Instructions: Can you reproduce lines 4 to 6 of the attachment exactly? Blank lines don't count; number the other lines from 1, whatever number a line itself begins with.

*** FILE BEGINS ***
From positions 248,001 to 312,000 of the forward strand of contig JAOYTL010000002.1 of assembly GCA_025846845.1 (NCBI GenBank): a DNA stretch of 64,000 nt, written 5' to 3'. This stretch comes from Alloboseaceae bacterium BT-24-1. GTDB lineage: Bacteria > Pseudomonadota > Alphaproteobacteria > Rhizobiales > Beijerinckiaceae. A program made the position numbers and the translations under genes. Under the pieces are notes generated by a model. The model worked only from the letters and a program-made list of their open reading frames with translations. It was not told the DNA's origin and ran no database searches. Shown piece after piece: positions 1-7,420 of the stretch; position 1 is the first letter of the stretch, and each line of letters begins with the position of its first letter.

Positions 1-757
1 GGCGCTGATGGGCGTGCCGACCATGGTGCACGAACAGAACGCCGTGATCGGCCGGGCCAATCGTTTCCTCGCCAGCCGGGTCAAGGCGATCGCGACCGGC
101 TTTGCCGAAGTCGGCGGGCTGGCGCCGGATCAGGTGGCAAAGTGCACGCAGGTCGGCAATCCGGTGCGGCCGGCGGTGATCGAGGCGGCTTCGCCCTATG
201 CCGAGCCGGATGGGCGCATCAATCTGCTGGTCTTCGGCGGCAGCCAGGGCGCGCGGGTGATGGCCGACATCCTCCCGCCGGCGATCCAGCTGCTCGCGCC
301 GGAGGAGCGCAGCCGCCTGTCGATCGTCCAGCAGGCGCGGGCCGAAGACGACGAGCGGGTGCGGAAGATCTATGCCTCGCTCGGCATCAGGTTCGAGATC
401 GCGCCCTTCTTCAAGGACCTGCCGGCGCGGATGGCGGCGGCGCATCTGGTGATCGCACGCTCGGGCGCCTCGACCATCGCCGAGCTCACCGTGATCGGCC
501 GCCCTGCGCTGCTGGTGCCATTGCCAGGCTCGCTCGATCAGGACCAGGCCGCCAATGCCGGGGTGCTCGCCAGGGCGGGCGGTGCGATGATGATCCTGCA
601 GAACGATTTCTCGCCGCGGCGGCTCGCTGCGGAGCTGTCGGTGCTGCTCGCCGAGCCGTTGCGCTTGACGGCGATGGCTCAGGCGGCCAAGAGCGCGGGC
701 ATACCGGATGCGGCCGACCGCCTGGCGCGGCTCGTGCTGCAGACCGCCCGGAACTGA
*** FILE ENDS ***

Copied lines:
101 TTTGCCGAAGTCGGCGGGCTGGCGCCGGATCAGGTGGCAAAGTGCACGCAGGTCGGCAATCCGGTGCGGCCGGCGGTGATCGAGGCGGCTTCGCCCTATG
201 CCGAGCCGGATGGGCGCATCAATCTGCTGGTCTTCGGCGGCAGCCAGGGCGCGCGGGTGATGGCCGACATCCTCCCGCCGGCGATCCAGCTGCTCGCGCC
301 GGAGGAGCGCAGCCGCCTGTCGATCGTCCAGCAGGCGCGGGCCGAAGACGACGAGCGGGTGCGGAAGATCTATGCCTCGCTCGGCATCAGGTTCGAGATC